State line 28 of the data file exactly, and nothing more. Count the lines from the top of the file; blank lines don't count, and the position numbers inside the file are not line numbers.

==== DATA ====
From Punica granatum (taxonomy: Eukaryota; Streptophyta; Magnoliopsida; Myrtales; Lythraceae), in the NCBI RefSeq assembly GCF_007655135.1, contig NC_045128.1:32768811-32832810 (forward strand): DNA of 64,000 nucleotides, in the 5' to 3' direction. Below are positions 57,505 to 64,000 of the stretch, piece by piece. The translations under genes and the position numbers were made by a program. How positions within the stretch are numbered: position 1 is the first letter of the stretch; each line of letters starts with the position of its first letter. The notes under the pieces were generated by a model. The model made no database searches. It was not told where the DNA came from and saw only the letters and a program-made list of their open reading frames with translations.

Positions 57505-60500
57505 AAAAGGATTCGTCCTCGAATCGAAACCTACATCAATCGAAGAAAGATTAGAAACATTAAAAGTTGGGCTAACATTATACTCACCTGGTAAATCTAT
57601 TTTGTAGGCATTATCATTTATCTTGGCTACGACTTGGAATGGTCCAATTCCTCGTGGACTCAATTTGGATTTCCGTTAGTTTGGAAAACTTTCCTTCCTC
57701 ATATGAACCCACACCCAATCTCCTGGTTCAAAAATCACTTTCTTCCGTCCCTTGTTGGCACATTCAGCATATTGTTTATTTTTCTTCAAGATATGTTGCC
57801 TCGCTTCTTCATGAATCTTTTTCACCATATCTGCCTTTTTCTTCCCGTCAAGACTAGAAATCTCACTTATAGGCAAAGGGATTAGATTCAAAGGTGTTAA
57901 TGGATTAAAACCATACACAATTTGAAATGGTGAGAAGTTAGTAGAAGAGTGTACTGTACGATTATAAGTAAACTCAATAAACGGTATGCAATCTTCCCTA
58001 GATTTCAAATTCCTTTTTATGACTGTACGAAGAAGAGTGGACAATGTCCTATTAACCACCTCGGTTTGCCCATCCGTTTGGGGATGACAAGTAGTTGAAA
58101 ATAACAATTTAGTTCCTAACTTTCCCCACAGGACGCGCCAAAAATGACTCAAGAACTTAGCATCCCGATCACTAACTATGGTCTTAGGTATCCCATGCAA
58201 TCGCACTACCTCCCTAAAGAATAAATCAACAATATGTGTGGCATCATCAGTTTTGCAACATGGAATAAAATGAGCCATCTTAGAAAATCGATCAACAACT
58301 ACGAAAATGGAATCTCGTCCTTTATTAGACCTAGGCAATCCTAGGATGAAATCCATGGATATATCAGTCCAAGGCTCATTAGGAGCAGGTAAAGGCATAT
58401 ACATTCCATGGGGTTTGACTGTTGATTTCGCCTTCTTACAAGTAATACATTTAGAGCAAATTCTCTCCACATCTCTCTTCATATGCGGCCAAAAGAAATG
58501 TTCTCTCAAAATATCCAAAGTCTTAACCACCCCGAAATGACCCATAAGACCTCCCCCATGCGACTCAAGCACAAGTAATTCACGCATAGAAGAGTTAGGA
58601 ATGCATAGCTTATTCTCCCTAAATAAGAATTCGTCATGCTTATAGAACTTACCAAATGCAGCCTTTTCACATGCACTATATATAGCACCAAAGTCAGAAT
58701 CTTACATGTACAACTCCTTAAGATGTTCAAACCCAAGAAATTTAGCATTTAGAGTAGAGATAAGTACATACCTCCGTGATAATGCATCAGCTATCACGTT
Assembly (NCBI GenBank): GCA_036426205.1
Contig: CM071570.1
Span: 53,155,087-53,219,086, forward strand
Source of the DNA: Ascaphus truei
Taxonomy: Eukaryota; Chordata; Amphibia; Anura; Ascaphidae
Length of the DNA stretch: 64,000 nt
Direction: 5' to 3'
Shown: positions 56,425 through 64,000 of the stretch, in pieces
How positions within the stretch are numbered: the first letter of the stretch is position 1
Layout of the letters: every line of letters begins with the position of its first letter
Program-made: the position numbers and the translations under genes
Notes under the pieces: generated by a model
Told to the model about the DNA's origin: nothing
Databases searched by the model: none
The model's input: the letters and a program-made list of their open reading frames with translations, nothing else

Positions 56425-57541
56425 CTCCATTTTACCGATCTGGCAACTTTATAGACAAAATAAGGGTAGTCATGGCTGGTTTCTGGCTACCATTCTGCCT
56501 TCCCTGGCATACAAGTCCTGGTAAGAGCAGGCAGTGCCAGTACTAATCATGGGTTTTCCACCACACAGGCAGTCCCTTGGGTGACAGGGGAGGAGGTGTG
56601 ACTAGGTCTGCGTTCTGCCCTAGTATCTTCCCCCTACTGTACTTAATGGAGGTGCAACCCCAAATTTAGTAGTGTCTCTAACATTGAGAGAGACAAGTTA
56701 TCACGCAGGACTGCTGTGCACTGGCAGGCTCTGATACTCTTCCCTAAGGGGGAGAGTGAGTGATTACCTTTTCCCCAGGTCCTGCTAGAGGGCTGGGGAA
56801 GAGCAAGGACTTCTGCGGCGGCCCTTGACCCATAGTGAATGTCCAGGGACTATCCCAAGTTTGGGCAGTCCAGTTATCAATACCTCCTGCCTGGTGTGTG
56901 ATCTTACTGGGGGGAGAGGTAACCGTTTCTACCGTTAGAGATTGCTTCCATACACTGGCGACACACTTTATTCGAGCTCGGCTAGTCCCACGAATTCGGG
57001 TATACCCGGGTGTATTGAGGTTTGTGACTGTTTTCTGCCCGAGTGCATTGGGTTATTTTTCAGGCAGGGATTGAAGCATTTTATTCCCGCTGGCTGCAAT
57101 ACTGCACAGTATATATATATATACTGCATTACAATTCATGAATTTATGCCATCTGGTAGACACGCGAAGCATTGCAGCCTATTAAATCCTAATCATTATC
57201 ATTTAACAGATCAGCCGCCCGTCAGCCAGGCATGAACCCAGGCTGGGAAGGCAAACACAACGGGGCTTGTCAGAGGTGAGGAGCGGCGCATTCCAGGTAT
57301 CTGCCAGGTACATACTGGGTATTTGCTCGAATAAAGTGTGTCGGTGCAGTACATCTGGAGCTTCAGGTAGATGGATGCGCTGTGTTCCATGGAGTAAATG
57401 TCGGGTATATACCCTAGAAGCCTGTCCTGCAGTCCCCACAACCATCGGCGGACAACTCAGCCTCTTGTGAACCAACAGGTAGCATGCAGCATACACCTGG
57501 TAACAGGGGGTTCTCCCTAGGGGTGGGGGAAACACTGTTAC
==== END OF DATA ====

Told to the model about the DNA's origin: nothing